Conceptually, simplified sewerage is the same as Conventional Gravity Sewerage, without considering the unnecessary conservative design standards, and with design features that are better adapted to the local situation. The pipes are usually laid within the property boundaries, through either the back or front yards, rather than beneath the central road, allowing for fewer and shorter pipes. Because simplified sewers are typically installed within the condominium, they are often referred to as condominial sewers.
The goal of this technical assistance assignment was to provide support to the emergency WASH sector and local administration, regarding sanitation and faecal sludge management, with focus on value—recovery in emergency settings, in order to sustainably improve the living conditions of displaced populations and their hosting communities.
Of the two billion people worldwide lacking access to at least basic sanitation, seven out of ten live in rural areas (JMP 2019). Progress has been made on increasing rural sanitation and access levels are rising, but challenges remain in reaching the ‘last mile’ or some 10 to 20 per cent of the population (Apanga et al. 2020; UNICEF 2015).
Through a feminist approach to qualitative online survey and document analysis, this research explored how social inequalities intersected with the COVID-19 impact to shape access to WASH in developing countries while also examining the integration of gender into COVID-19 WASH interventions and policies. After describing the inspiration for this study, this article reviews relevant gender studies’ scholarship to explain why gender matters when responding to emergencies through WASH.
Where large groups of people are displaced either by conflict or by natural disaster and they are likely to stay in a location for periods in excess of a few weeks, there will be a need to establish and probably subsequently upgrade a centralised water treatment system. This guideline focuses on community level needs where “bulk water treatment” is required. It is devised by the Oxfam Public Health Engineering Team to help provide a reliable water supply where mass displacement of people has occurred, e.g. as found in refugee camps and relief centres.
In a crisis, humanitarians are often responsible for providing or repairing handwashing infrastructure for the affected population. This creates an opportunity for us to build infrastructure and provide products which encourage people to practice handwashing with soap.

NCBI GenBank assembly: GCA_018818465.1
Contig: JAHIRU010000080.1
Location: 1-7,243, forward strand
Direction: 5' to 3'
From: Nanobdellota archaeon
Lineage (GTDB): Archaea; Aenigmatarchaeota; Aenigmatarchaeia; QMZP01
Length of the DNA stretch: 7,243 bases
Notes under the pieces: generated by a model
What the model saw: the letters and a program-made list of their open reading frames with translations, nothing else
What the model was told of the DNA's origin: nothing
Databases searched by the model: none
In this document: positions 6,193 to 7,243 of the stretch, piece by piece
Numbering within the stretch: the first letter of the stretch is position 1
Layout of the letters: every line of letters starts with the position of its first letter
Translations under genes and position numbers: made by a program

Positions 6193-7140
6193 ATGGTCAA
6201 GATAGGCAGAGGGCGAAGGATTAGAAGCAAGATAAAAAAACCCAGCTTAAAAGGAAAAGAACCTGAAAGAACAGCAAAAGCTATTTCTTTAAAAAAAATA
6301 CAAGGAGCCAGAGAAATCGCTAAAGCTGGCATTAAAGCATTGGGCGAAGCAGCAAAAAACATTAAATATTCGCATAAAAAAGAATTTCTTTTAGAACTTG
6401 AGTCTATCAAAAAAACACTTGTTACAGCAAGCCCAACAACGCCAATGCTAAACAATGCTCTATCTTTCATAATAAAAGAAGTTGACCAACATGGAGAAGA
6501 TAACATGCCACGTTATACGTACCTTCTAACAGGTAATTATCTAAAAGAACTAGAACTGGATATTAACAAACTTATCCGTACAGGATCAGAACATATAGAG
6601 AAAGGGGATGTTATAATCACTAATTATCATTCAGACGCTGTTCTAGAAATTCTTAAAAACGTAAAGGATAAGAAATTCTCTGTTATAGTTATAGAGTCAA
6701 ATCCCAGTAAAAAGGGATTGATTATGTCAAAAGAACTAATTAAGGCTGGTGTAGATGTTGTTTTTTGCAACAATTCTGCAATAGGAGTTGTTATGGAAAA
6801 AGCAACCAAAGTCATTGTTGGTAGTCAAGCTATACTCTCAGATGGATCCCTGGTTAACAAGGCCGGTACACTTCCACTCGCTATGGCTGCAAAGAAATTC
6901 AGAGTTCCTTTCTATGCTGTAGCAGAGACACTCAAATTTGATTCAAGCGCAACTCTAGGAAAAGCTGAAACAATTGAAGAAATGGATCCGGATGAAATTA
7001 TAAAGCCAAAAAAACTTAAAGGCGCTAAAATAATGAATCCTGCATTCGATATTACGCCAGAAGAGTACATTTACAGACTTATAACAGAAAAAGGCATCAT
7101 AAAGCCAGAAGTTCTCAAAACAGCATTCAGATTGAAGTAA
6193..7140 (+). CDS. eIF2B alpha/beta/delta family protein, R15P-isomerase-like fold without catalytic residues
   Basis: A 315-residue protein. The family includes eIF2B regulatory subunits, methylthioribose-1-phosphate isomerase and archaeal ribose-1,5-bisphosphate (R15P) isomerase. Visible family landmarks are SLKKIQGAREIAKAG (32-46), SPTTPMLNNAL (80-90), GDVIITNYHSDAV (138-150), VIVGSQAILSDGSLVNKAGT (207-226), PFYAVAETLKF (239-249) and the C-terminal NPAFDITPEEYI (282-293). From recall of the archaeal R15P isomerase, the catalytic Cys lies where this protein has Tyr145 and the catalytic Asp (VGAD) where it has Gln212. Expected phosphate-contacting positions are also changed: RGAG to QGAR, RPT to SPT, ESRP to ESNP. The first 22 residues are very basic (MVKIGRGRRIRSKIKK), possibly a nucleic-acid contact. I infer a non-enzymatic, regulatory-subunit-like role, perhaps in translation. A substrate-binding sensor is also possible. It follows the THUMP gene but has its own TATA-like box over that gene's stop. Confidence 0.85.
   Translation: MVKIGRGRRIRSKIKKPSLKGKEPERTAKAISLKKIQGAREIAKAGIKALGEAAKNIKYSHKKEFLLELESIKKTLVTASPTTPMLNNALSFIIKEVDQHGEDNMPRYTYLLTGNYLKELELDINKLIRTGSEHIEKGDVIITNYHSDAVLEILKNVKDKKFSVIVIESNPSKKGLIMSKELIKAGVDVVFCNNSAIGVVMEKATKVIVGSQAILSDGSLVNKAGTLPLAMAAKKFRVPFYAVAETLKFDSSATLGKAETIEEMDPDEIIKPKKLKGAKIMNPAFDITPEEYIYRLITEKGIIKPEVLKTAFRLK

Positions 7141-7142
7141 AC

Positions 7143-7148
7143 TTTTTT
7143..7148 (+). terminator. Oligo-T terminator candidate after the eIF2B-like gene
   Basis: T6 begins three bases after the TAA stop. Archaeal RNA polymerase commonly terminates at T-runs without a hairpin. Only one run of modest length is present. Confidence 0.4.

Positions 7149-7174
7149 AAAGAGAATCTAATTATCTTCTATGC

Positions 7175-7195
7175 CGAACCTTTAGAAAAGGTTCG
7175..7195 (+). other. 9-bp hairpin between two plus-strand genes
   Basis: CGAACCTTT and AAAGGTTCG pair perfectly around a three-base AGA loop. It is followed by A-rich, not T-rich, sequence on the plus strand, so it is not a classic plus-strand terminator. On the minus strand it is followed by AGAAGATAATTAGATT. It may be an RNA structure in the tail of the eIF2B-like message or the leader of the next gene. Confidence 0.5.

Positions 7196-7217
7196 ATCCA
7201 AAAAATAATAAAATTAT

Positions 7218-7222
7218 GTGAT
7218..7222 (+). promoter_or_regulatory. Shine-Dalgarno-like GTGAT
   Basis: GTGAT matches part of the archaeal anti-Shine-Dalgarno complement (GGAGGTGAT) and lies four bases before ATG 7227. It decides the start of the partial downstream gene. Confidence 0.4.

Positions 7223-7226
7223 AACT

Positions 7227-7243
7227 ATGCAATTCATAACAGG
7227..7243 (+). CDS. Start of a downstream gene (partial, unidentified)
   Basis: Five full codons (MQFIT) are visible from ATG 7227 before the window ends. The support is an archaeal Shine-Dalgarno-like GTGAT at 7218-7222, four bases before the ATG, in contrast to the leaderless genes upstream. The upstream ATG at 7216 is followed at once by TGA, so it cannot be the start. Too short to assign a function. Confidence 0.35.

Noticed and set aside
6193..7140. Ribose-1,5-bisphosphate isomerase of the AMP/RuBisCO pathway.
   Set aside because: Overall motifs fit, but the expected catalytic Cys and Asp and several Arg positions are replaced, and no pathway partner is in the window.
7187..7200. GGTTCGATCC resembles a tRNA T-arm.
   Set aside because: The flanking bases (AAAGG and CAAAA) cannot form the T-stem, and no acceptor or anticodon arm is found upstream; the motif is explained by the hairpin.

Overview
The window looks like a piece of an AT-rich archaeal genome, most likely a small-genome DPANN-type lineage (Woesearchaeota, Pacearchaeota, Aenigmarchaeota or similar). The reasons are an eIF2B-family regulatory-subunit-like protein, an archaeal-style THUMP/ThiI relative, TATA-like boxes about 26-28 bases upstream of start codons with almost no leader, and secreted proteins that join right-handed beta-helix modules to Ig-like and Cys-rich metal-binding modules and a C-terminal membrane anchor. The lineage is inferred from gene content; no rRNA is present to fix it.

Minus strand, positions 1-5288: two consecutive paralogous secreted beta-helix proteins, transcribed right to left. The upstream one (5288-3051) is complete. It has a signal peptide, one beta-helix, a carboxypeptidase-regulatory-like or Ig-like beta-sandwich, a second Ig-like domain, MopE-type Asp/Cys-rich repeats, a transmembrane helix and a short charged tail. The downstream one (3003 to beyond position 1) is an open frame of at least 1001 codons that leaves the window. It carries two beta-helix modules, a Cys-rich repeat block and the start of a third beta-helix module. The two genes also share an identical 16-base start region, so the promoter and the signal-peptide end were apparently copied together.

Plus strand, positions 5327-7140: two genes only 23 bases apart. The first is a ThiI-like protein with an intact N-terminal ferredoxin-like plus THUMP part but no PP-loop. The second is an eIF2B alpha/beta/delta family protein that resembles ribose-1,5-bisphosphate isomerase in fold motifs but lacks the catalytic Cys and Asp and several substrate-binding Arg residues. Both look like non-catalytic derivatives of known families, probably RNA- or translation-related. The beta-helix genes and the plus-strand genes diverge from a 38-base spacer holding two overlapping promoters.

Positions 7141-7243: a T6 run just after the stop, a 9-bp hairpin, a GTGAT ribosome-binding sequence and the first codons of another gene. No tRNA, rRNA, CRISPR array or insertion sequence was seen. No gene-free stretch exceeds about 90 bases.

Handwashing is a critical practice that is promoted to protect public health, especially during outbreaks of infectious diseases such as COVID-19. Handwashing stations are used both in emergencies and in other contexts to provide locations for people to wash hands with soap. In refugee camps and internal displacement centres, units for handwashing should be installed both at households and next to latrines and in communal areas, such as in markets, schools, and health centres. This document lists a range of options for handwashing stations.
Despite the increasing use of market-based modalities in the humanitarian WASH sector, considerable barriers still exist to using them at scale. With the aim of addressing these barriers, the GWC Markets TWiG commissioned this systematic review of practices and evidence of MBP in the WASH sector.
Environmental health conditions in the transitional stage of forcible displacement: A systematic scoping review
In 2019, 30,000 people were forced to leave their homes due to conflict, persecution, and natural disaster each day. Eighty-five percent of refugees live in developing countries, and they often face underfunded and inadequate environmental health services. Many displaced persons live in camps and other temporary settlements long after the displacement event occurs. However, there is little evidence on environmental health conditions in the transitional phase—defined by the United Nations High Commissioner for Refugees as six months to two years after displacement.
The Guidance Note: Integrating Menstrual Hygiene Management (MHM) into Ebola Response aims to provide streamlined guidance and practical insights to support Ministries of Health, organizations and agencies seeking to integrate menstrual hygiene management (MHM) into their Ebola Virus Disease (EVD) response. This guidance note was informed by a global desk review and key informant interviews with global experts involved in a range of EVD response efforts in Africa over the last decade.